t 2010) article discussing the same report indicated similar positive indicators and speculated on the nature of the connection between the economy and the unemployment figures. It attributed the lowered rates to both the general flux of the economy, and the most recent stimulus package. It states that, “All the well-known private economic research firms estimate that it’s had a huge impact. IHS Global Insight, for instance, says the economy has about 1.7 million more jobs today than it would have had without the stimulus.”
While one would conceivably believe this to be indicative of a recovering economy a number of researchers argue that the percentage change is not as beneficial as observers might believe. Cook (2010) discusses that overall the unemployment rate remains awful, “men (10 percent), teenagers (26.4 percent), African-Americans (16.5 percent), and Hispanics (12.6 percent).” Other negative indicators are that the number of people who have been unemployed for 27 weeks or more has actually increased with this report, and that the amount of people who have stopped looking for work has increased to over 1 million, from the 500,000 figure of last year. It is also estimated that for the economy to keep pace with population growth, and the unemployment numbers to at least remain stable, the country would have to produce more than 140,000 new jobs per month (Leonhardt 2010). Other researchers state that the findings also indicate that the recession is worse than was originally assumed. The New York Times (Leonhardt 2010) stated that the reports indicate the economy had 1.4 million fewer jobs last year than was originally reported.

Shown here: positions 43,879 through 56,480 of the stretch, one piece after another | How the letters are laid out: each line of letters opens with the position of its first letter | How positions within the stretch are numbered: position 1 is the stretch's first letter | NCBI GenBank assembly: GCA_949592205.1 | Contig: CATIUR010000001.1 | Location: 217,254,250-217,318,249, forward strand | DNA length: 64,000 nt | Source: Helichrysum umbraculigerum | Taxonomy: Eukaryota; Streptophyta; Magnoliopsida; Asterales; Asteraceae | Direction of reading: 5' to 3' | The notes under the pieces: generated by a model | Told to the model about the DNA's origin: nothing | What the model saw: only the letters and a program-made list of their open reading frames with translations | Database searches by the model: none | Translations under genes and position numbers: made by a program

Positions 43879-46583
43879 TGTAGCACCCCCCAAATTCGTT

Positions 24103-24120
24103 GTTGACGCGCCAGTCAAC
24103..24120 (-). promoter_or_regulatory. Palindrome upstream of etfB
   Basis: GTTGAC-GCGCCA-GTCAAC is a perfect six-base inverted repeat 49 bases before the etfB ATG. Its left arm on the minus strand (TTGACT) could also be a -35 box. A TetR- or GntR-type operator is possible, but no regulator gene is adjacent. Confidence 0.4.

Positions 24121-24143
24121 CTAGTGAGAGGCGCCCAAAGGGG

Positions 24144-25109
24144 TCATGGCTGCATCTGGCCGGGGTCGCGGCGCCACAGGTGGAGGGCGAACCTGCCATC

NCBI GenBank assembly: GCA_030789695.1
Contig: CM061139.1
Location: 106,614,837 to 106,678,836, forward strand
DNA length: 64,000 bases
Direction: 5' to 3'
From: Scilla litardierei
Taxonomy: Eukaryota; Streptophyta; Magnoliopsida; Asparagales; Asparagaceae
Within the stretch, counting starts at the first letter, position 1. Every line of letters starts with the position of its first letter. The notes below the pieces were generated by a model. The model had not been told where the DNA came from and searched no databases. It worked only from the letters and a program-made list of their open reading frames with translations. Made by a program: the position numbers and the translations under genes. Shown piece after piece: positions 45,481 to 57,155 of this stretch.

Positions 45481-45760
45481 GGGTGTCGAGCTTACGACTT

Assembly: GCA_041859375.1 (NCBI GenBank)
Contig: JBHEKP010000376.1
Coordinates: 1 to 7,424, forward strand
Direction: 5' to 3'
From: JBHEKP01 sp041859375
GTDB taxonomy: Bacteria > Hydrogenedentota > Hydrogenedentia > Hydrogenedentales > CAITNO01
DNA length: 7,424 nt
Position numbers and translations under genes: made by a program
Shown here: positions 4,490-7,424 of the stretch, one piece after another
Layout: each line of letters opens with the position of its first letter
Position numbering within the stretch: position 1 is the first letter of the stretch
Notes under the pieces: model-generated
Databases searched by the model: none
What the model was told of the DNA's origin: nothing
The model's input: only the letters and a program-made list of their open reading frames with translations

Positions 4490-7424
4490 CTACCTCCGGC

An Economist (2010) article points out that even when the economy begins to recover certain job sectors may never see pre-recession employment figures. It argues that, “The past decade’s jobs in retail and in entertainment were largely supported by household borrowing. Not only is a new wave of borrowing unlikely to